May 18, 2014
NIH-funded studies find statins provide no benefit to COPD, ARDS outcomes
Statin therapy does not prevent exacerbations of chronic obstructive pulmonary disease (COPD) or lower mortality from acute respiratory distress syndrome (ARDS), report two studies that rigorously tested the benefit of the cholesterol-lowering drugs on outcomes in the lung diseases.

January 29, 2014 : Physicians Weekly
Surveying the COPD scene
Lack of communication between patients and healthcare providers about COPD remains a major barrier to diagnosing the disease. While awareness is increasing, particularly among smokers, the challenge remains to further educate others about COPD and the available treatments for it.

December 6, 2013 : MedlinePlus Magazine
Apolo Ohno: Breathing easier
Apolo Anton Ohno, winner of eight Winter Olympic medals for short-track speedskating, had to first overcome exercise-induced bronchospasm (EIB). The condition is a temporary narrowing of the airways during or after exercise.

November 15, 2013
NIH survey identifies barriers to effective patient-provider dialogue about COPD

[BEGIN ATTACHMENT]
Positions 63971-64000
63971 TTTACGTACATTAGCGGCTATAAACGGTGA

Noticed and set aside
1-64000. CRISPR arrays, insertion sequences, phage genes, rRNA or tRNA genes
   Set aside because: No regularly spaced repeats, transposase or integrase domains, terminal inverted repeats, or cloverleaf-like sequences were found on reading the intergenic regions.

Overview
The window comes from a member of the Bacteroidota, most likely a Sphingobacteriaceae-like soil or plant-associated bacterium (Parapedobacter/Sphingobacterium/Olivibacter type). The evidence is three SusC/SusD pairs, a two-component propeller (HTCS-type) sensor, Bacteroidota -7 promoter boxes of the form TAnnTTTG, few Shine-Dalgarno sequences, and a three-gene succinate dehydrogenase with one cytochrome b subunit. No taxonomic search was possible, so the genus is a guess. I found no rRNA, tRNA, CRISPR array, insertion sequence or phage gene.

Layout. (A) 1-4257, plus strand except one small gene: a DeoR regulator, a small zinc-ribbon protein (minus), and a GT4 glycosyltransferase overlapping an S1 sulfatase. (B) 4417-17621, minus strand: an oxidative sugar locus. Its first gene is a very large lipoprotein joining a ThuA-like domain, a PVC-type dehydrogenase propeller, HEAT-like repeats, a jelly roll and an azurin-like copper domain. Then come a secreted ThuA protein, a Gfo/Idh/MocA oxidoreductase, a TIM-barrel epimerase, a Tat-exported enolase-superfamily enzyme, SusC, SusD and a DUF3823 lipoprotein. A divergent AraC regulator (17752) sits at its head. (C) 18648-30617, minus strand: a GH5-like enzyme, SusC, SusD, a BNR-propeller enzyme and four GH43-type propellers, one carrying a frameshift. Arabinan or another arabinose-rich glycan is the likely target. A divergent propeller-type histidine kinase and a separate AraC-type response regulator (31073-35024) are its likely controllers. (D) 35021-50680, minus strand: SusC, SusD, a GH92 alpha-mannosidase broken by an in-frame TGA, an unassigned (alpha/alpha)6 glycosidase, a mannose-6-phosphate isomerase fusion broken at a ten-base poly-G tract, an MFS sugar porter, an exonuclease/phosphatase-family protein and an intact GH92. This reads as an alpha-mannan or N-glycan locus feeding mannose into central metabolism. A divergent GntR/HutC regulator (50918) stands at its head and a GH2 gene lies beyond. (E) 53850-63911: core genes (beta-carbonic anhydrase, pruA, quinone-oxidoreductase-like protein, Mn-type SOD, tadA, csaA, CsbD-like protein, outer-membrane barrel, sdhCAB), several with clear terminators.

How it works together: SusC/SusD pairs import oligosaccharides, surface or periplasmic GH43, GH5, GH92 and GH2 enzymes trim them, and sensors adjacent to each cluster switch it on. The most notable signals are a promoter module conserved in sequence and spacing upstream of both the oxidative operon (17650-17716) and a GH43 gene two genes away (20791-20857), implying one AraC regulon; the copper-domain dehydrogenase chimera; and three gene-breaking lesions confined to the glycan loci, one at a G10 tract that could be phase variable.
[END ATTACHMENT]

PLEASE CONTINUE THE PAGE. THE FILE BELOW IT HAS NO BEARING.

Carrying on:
Lack of communication between patients and health care providers about chronic obstructive pulmonary disease (COPD) remains a major barrier to diagnosis of this disease, according to the results of a Web-based survey released today by the National Heart Lung, and Blood Institute (NHLBI) of the National Institutes of Health.

September 20, 2013 : Washington Post
FDA, NIH awarding millions to create 14 centers to do tobacco research related to regulation
The Food and Drug Administration and the National Institutes of Health are awarding millions in funding to create 14 centers to conduct research on tobacco products. The centers can eventually receive more than $273 million over the next five years for research on marketing of tobacco products, adverse health consequences, ways to reduce addiction and toxicity, economics, policies and communications, as well as so-called modified risk tobacco products and electronic cigarettes.